Cobble Something Together

There are plenty of amazing build systems out there. Make is old and well tested. CMake is newer and is better supported on more platforms. It also has a lot of nifty features that make it more flexible, like standardized way of providing options when building. CMake is very good, and I would highly recommend having at least a passing knowledge of it since it is used in so many popular open source projects.

I personally really like Bazel, even moreso than CMake if given the option. It was actually my goto build system even before working at Google, so you can't tell me I'm just biased :p. Bazel is slightly nicer because builds are faster and more reproducible. The build files are also far more strict -- which is a good thing, trust me. It makes it easier to read and understand than any but the most simple CMake files. I would recommend trying it if starting a new project from scratch, but I understand that it can be a pain when trying to combine with existing libraries and other build systems.

On the other hand, there are two problems that I've had with bazel:

  1. First, it would be really nice if it watched files for changes and automatically rebuilt the target for you. Now, bazel is a build tool designed by Google, for a Google scale code base. It makes sense why it doesn't do this. The number of files that it would have to watch would be too large, and the actual build time can be enormous. This can be solved by using a separate wrapper tool known as ibazel, but I must admit that I haven't actually used it before.
  2. Second, it requires repeating yourself. A lot. The build files have to know about every file that the build could possibly depend on. And every file that those files depend on. Repeat. Again, this makes sense for a Google scale project -- if you are building the target on a server, and the repository is massive so that you don't want to (or simply can't) download the entire codebase at the same time, then it makes sense to explictly define what files, and all files, the build system needs to fetch upfront.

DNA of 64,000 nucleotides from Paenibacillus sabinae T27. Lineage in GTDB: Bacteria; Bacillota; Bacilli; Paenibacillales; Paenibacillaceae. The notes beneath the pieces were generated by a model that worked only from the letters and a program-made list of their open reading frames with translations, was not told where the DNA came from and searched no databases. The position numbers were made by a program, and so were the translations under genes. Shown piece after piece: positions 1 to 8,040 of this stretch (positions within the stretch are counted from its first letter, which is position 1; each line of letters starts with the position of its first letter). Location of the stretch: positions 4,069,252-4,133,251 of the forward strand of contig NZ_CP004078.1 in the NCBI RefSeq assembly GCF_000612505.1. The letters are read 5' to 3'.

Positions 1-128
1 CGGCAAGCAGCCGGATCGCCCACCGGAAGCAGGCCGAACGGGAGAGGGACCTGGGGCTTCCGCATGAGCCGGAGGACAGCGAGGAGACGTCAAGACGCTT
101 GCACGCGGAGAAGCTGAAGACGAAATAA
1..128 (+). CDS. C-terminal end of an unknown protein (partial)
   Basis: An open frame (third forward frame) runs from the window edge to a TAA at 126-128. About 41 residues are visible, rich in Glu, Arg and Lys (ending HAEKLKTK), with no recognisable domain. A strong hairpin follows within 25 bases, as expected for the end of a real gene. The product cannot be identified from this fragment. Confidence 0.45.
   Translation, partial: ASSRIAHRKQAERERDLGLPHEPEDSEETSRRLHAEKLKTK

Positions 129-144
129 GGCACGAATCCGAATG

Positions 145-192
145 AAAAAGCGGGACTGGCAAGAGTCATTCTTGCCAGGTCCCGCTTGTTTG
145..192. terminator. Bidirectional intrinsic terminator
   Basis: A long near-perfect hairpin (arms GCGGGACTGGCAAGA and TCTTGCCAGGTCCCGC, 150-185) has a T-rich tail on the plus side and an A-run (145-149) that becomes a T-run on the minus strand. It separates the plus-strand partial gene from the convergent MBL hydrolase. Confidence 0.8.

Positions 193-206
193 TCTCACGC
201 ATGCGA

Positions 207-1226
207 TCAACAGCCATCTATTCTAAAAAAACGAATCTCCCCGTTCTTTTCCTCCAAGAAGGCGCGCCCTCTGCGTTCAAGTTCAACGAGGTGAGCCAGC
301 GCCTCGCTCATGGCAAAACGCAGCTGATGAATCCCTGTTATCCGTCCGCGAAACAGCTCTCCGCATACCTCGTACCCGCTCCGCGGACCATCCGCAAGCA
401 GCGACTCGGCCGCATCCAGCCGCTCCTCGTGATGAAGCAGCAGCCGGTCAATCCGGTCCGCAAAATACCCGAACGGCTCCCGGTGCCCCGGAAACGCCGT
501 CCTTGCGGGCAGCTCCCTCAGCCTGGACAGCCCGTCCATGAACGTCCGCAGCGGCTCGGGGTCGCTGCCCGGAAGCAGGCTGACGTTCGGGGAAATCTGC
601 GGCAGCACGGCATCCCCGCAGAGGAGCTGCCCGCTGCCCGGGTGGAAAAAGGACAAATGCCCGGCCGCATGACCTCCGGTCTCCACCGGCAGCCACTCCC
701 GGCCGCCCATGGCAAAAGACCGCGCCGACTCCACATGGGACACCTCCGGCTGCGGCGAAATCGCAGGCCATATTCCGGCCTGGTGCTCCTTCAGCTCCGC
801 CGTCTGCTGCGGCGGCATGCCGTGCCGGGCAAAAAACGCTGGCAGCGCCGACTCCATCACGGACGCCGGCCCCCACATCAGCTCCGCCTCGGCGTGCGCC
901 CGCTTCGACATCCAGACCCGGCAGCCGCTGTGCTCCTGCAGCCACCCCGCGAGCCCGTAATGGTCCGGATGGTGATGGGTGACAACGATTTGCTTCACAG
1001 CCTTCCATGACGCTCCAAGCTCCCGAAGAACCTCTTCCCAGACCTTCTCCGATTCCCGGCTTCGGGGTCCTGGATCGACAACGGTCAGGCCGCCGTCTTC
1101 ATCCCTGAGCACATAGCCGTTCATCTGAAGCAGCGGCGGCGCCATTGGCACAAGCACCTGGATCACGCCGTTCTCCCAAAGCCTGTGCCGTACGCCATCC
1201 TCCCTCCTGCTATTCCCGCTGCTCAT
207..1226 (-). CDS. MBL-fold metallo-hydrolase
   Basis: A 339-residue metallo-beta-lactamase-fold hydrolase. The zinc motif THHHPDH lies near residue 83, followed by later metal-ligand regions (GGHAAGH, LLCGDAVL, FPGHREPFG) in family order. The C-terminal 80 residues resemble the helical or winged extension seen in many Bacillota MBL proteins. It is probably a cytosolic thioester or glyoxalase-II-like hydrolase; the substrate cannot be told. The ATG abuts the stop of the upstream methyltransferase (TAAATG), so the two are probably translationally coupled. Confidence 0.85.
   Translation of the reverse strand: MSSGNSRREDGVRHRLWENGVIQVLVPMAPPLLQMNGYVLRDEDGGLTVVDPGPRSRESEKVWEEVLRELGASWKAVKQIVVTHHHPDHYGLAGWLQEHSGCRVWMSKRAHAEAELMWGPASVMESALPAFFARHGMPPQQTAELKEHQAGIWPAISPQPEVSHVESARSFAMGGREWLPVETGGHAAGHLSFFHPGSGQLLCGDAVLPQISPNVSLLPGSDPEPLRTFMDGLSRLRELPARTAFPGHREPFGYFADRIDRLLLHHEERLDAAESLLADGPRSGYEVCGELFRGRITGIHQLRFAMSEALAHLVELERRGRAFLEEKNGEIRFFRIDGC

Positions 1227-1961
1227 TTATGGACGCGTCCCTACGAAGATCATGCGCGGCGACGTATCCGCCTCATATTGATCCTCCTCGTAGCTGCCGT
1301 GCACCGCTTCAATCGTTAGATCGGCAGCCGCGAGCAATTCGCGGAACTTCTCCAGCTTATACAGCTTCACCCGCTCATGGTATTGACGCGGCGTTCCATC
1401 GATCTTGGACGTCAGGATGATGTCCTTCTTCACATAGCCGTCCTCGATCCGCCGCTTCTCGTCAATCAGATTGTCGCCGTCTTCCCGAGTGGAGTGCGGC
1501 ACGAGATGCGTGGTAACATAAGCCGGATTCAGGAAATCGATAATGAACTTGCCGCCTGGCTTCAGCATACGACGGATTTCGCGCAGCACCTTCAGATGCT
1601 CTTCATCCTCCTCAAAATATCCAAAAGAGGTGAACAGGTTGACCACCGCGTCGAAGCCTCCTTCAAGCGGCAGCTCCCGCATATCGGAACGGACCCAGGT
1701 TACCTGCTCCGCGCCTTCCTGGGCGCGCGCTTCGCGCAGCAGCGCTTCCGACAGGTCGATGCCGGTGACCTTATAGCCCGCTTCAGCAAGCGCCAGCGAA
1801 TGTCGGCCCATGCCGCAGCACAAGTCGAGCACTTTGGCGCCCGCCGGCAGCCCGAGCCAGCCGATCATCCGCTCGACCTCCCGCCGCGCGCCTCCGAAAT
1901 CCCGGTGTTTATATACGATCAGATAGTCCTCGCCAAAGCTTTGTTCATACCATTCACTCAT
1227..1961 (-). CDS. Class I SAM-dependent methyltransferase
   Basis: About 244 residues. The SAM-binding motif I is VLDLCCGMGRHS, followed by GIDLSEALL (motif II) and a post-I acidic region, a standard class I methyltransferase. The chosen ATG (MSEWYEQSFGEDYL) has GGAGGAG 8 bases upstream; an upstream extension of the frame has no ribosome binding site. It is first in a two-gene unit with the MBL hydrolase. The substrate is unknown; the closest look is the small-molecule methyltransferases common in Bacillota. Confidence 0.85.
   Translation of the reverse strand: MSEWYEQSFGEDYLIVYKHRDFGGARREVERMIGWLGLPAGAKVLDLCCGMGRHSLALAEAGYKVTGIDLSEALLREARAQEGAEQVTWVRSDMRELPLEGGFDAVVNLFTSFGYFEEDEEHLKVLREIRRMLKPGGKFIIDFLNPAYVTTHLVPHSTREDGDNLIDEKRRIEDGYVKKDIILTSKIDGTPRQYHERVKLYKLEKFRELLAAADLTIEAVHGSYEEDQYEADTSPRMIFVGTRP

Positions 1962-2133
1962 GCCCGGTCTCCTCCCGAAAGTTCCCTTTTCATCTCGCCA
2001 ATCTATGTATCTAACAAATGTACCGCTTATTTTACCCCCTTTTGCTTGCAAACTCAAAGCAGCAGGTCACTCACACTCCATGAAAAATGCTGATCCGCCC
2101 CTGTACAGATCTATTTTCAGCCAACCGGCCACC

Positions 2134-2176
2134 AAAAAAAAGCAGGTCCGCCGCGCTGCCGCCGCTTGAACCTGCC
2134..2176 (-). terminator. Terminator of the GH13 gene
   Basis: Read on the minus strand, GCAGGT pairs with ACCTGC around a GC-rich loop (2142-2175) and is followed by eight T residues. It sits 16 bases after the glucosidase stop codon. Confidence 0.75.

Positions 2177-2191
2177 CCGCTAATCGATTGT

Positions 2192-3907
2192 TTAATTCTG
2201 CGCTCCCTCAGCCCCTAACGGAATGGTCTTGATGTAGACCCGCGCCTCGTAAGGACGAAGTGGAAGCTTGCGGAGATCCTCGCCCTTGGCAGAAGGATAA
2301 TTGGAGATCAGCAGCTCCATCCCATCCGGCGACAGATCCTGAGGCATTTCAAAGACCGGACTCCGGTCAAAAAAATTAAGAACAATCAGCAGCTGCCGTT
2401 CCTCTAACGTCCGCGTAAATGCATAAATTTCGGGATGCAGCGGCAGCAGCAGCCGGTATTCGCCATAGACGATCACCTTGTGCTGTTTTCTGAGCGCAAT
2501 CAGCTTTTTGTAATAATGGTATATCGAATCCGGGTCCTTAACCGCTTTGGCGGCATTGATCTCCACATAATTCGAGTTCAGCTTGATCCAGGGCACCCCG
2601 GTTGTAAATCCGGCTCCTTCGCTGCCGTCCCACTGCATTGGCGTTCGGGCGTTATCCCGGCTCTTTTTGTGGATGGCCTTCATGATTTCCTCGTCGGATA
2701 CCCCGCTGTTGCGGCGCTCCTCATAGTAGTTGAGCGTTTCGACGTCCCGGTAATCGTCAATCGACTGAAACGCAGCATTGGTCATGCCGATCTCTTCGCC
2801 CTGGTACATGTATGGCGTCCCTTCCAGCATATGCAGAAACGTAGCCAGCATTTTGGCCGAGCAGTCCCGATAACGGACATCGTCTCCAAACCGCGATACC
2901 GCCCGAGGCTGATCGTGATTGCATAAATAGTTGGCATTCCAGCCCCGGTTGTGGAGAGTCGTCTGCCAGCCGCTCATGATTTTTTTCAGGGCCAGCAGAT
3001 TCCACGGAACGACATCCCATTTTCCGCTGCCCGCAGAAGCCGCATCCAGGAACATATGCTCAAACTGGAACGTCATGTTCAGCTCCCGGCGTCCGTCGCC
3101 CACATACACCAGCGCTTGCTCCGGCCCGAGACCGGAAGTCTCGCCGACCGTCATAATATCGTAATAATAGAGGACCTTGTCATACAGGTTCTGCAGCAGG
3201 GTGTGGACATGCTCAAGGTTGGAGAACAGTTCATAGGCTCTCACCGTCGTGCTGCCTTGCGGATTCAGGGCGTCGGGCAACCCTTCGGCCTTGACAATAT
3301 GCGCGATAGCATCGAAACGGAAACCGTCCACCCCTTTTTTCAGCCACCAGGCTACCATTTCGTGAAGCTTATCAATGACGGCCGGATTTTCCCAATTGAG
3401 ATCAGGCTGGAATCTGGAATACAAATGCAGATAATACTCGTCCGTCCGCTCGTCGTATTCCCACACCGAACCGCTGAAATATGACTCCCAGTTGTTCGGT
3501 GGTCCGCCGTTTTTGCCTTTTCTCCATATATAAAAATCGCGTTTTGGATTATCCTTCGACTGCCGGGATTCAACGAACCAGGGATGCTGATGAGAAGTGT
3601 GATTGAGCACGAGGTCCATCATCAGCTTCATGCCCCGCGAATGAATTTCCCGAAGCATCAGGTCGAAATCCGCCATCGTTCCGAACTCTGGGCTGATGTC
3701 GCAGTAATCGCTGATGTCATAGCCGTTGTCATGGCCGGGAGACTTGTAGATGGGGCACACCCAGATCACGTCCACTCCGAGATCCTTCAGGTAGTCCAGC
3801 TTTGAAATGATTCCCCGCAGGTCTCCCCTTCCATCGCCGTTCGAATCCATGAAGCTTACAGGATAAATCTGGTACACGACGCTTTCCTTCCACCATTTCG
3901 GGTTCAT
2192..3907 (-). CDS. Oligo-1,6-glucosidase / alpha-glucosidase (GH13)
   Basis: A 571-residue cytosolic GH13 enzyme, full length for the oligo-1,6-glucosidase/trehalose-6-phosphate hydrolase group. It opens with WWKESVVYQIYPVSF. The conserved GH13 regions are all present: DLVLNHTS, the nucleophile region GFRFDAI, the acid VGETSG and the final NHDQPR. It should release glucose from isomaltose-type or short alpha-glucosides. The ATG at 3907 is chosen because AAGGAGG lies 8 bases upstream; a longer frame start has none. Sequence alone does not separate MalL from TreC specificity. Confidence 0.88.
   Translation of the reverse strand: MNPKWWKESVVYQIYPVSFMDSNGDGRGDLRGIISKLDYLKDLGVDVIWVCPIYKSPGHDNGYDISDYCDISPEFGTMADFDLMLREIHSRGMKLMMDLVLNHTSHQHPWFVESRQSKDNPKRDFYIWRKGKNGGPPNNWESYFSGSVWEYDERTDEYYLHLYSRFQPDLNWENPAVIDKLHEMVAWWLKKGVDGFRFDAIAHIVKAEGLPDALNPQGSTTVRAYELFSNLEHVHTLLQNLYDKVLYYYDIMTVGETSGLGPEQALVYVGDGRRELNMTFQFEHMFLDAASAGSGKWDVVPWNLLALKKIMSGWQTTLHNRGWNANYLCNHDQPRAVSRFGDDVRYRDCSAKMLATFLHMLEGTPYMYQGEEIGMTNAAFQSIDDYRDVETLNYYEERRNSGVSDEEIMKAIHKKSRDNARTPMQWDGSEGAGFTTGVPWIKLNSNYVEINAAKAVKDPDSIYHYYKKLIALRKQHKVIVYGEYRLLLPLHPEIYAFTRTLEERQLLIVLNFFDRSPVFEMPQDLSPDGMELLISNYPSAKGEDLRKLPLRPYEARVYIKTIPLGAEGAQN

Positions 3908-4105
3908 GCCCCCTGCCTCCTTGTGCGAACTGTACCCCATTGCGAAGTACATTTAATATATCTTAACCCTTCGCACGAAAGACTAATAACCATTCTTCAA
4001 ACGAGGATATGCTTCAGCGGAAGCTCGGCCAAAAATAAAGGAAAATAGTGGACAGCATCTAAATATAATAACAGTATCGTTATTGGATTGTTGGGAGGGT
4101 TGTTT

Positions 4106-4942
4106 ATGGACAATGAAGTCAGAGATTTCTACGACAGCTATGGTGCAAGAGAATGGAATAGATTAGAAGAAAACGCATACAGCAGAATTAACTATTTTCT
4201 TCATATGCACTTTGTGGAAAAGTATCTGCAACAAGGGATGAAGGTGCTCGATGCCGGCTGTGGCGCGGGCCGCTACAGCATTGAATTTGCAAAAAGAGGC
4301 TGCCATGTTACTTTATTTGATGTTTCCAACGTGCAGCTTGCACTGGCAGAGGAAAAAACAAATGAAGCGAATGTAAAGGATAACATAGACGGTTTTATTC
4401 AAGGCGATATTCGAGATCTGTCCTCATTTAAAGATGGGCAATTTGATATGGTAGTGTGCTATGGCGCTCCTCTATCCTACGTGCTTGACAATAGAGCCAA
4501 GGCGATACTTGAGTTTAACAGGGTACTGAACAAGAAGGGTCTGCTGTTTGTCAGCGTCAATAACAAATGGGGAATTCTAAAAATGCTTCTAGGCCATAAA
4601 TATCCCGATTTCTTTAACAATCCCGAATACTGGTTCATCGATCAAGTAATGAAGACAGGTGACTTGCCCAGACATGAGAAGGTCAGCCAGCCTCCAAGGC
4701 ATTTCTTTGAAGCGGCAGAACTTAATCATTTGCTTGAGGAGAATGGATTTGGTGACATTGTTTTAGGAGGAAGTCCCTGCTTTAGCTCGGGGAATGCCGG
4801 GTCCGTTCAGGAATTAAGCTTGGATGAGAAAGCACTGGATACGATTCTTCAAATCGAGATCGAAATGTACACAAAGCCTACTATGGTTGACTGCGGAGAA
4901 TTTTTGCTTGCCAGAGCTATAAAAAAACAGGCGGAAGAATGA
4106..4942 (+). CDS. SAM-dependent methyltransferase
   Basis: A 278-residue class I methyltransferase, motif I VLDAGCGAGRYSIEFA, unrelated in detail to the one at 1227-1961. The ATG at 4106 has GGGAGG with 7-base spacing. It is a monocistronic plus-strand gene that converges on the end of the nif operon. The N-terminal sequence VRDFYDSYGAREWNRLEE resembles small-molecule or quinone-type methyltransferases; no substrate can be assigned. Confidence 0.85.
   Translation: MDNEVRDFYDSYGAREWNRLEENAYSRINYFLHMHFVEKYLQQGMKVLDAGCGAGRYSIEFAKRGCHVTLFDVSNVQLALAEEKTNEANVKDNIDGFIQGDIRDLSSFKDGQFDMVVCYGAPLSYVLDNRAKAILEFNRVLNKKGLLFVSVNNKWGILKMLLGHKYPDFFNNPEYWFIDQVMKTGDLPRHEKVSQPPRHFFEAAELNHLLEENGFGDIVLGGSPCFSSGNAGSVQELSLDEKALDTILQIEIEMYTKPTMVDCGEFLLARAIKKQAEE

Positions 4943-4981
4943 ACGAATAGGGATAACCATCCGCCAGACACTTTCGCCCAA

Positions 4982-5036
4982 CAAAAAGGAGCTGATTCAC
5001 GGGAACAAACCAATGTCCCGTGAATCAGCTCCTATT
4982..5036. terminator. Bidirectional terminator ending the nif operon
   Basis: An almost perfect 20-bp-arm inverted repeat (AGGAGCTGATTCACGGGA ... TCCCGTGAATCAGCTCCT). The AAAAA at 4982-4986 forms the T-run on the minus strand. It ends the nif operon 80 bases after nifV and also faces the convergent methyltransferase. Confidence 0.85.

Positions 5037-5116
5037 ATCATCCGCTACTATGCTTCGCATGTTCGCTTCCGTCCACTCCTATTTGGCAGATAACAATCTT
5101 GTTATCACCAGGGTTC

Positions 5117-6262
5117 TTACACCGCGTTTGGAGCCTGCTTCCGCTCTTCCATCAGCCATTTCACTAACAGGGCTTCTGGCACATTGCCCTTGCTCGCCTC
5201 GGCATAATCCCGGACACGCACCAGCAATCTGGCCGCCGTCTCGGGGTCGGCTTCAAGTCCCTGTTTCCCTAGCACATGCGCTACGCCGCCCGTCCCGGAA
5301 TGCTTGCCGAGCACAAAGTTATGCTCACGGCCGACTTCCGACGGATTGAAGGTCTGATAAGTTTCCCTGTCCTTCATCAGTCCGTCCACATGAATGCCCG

What may or may not be surprising, though, is that most codebases are not at a Google scale.

Lately, I've been wondering what a build system designed for smaller projects or just prototypes might look like. And while we're at it, why don't we try to solve the problems with the build systems mentioned above. I mean, why go through all this effort only to make things worse?

So I started building cobble. I'm not going to push it on anyone -- it's definitely not feature complete or production ready, but I wanted to show off a few of the cool features that I am excited about.

  1. The build system is lightweight; additional functionality can be added using plugins. This one is only subjectively a benefit. But the issue this solves is that the system becomes more useful at building projects that are built in more than one language, like most current web projects. Load the plugins that you need or roll your own if you have a custom file type you want to handle.
  2. The config file is simply JSON. It should be easy to read, and easy to write. I want to be able to throw it together in a hurry, and expressive enough that plugins can support additional features that I may have not even thought of. This is the one feature that is undergoing the most change, as it's all about what feels good to use, so this ends up being mostly a guess and check process.
  3. Dependencies are implicit. You only have to specify the source files that aren't referenced by any other files. So for a C++ project, this means the .cpp files, but not the headers. The source files already reference the headers, so why would we need to repeat ourselves and explicitly specify that we need them? Typescript, sass, and clang are the first language / tool plugins that I created for myself. All had already provided a mechanism for outputting the imported files. Typescript and sass libraries both have callbacks that can be passed to the nodejs APIs to get them, and clang has a special flag (-MM) that can be passed to output the Make files instead of actually compiling the files.
  4. Files are watched for changes. When I save a file, I want to be able to test it immediately. And if it fails to compile, it shouldn't prevent me from running the previous working version. This one is huge for me, as sometimes I'm working on one file knowing that I'll need to go back and edit another file to make corresponding changes (think adding an additional parameter to a function), but then someone walks up behind you and wants to see what you're working on. It's always nice to have the previously working version ready so that you can show it off.

If you're bored and throwing together a small prototype, feel free to give it a shot and try it out. And if you run into any problems, feel free to create an issue on github and I'll try to help you out :)